I’ve written that because there were two long pieces in Sports Illustrated and USA Today in which baseball writers said flatly that the National League would be forced to drop its 19th century model and adopt the DH. There was no debate, no back-and-forth on whether this would be a good idea, just the flat statement that this would happen. From my experience, I knew what this meant: Each writer had been told that off the record by high baseball officials.

Then, Tom Verducci quoted baseball commissioner Bud Selig in Sports Illustrated that the DH would be adopted some time in the next 10 years. I knew what that meant, too: Because Selig was being quoted, he was dissembling.

One of the things I learned long ago when I was a columnist for The Chronicle that, if you insist on getting quotes for a story, you may very well be lied to. My motto always was to get the truth, not quotes.

The best example of this came in midseason, 1996, when I wrote that Brian Sabean would replace Bob Quinn as the Giants general manager the next season. The assistant sports editor of The Chronicle wanted me to cite the source. I refused. I trusted my source, and he trusted me not to use his name. The column ran. Within the month, I was sitting with Sabean in his box at Candlestick as he said, “We’ve only got four major leaguers out there.” At season’s end, his promotion was announced.

Verducci was once a fine baseball writer but then he fell victim to what I call the Bob Costa Syndrome: He thought he was the voice of baseball and should tell everybody how it should be run. His moralizing on the steroids issue was ridiculous.

In this case, Selig knew exactly what Verducci wanted to hear, that the NL wouldn’t have to adopt the DH, so he gave him that vague answer, which makes no sense. Ten years? What’s going to happen in the interim? The National League owners have had 40 years to change and they haven’t. What’s going to happen now to change their minds, except Selig telling them they have to? Obviously, the time to do it is next year. There will be some angry sounds from older male fans, but the younger fans, who comprise most of those attending games, will accept it, just as American League fans did in the ‘70s.

A’S MANAGER Bob Melvin declared that Kila Ka’aihue would be the regular first baseman. A day later, the A’s signed Brandon Moss and Ka’aihue was designated for assignment. Billy Beane’s critics lit into him, and A’s players criticized the move because Ka’aihue was popular with his teammates and his wife is expecting a child.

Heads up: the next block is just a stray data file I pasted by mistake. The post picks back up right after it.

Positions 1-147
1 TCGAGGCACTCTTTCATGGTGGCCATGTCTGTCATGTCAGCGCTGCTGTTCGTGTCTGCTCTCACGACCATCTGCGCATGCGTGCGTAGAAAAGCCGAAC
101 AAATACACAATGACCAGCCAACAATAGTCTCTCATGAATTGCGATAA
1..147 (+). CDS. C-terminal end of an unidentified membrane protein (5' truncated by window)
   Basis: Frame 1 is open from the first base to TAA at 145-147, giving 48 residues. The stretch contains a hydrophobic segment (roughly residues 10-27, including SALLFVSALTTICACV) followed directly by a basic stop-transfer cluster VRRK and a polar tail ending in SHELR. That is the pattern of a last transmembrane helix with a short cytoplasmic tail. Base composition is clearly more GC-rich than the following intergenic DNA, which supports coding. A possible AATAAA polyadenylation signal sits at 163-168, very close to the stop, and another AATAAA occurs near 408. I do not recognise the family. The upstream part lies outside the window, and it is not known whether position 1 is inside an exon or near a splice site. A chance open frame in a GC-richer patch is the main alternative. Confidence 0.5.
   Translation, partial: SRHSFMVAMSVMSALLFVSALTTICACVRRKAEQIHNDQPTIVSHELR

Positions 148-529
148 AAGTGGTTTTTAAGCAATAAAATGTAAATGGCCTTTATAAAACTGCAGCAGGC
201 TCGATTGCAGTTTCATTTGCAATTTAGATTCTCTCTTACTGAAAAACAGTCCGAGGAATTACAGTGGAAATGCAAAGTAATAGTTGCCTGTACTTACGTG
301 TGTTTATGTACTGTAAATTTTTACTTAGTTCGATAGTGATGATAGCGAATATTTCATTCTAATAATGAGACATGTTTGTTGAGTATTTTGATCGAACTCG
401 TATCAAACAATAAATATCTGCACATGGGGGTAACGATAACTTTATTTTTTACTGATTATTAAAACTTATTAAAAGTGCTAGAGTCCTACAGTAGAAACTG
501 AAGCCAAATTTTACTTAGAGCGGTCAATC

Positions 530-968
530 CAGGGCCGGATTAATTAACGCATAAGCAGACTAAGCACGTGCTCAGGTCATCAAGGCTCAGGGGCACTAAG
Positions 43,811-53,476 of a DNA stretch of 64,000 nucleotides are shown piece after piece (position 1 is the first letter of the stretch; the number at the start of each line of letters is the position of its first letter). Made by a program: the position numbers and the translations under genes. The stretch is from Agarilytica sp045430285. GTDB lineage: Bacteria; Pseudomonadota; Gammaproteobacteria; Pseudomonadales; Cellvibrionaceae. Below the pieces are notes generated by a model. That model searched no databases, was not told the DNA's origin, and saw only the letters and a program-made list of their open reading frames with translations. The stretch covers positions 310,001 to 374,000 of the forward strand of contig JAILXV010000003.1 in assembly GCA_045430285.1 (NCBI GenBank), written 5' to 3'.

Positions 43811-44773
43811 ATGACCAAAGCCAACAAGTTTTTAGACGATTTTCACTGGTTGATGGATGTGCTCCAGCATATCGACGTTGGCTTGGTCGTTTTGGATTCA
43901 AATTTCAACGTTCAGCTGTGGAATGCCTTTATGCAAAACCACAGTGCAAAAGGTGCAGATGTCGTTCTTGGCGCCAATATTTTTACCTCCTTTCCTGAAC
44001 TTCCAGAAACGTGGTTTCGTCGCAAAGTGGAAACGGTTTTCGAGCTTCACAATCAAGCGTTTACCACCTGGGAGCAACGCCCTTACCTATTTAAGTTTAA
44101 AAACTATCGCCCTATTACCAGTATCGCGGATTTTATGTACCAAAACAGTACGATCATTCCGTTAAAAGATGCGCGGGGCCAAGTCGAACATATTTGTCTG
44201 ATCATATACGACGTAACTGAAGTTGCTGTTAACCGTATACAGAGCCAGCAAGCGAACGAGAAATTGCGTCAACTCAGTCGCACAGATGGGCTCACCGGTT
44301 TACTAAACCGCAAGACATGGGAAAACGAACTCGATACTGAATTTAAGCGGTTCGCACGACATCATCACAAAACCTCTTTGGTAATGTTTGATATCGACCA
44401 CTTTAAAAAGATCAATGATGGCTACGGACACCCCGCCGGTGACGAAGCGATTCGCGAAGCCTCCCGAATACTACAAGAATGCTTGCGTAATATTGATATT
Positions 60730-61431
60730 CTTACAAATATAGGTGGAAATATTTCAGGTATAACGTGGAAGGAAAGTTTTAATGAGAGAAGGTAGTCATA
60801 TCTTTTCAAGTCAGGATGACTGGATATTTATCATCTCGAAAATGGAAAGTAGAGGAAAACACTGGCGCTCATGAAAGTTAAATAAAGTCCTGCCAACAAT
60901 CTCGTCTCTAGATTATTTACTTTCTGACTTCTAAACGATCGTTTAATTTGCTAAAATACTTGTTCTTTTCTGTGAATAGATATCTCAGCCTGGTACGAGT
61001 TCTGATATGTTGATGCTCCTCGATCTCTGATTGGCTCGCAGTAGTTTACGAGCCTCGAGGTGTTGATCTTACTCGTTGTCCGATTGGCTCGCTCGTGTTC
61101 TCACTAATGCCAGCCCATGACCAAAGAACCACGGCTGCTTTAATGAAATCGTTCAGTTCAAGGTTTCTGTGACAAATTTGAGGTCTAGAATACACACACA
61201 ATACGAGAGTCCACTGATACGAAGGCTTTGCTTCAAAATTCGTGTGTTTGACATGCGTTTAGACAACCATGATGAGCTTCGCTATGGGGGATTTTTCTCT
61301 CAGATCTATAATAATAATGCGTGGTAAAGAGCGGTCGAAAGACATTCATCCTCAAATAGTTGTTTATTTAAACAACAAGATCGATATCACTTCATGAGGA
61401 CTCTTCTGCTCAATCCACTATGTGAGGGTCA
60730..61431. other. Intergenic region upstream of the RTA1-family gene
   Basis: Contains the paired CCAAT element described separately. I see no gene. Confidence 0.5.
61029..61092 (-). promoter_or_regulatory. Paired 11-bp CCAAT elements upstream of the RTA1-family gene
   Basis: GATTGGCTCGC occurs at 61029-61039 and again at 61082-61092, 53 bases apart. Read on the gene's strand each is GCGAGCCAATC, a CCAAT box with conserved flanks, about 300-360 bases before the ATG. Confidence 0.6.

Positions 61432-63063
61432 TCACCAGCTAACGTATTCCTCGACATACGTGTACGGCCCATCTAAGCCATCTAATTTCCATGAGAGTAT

Time out for a reality check.

The A’s were getting very little production from their first basemen, at what is supposed to be a power position. Ka’aihue was marginally better than Darric Barton – can we finally concede he isn’t a major league first baseman? – but he was hitting .234 with three home runs.

The timing was bad but Moss was a very good pickup. He hit six home runs in his first 10 games and, though a converted outfielder, he also made some good defensive plays. He appears to be the first A’s first baseman who can hit with the expected power since Jason Giambi left.

And, after 10 days when Ka’aihue was not claimed by another team, he was optioned to Sacramento. He’s a nice guy, but that’s probably the highest level at which he can be successful.

BARRY MAC KAY: I was saddened to hear of MacKay’s death last Friday. Barry, almost an exact contemporary of mine (six months older) was a great guy. It’s not too strong to say he was loved by all who knew him.

MacKay was a very good player in his own right, winning the 1957 collegiate championship and getting to the semi-finals at Wimbledon two years later, where he lost to Rod Laver, which was certainly no disgrace. He went on to become an announcer for big events and a promoter of a very successful tournament.

I first met Barry in 1970 when he was promoting the tournament then known as the Pacific Coast Championships and played at the Berkeley Tennis Club. By 1973, he had bought an interest in the tournament, which was moved to San Francisco venues.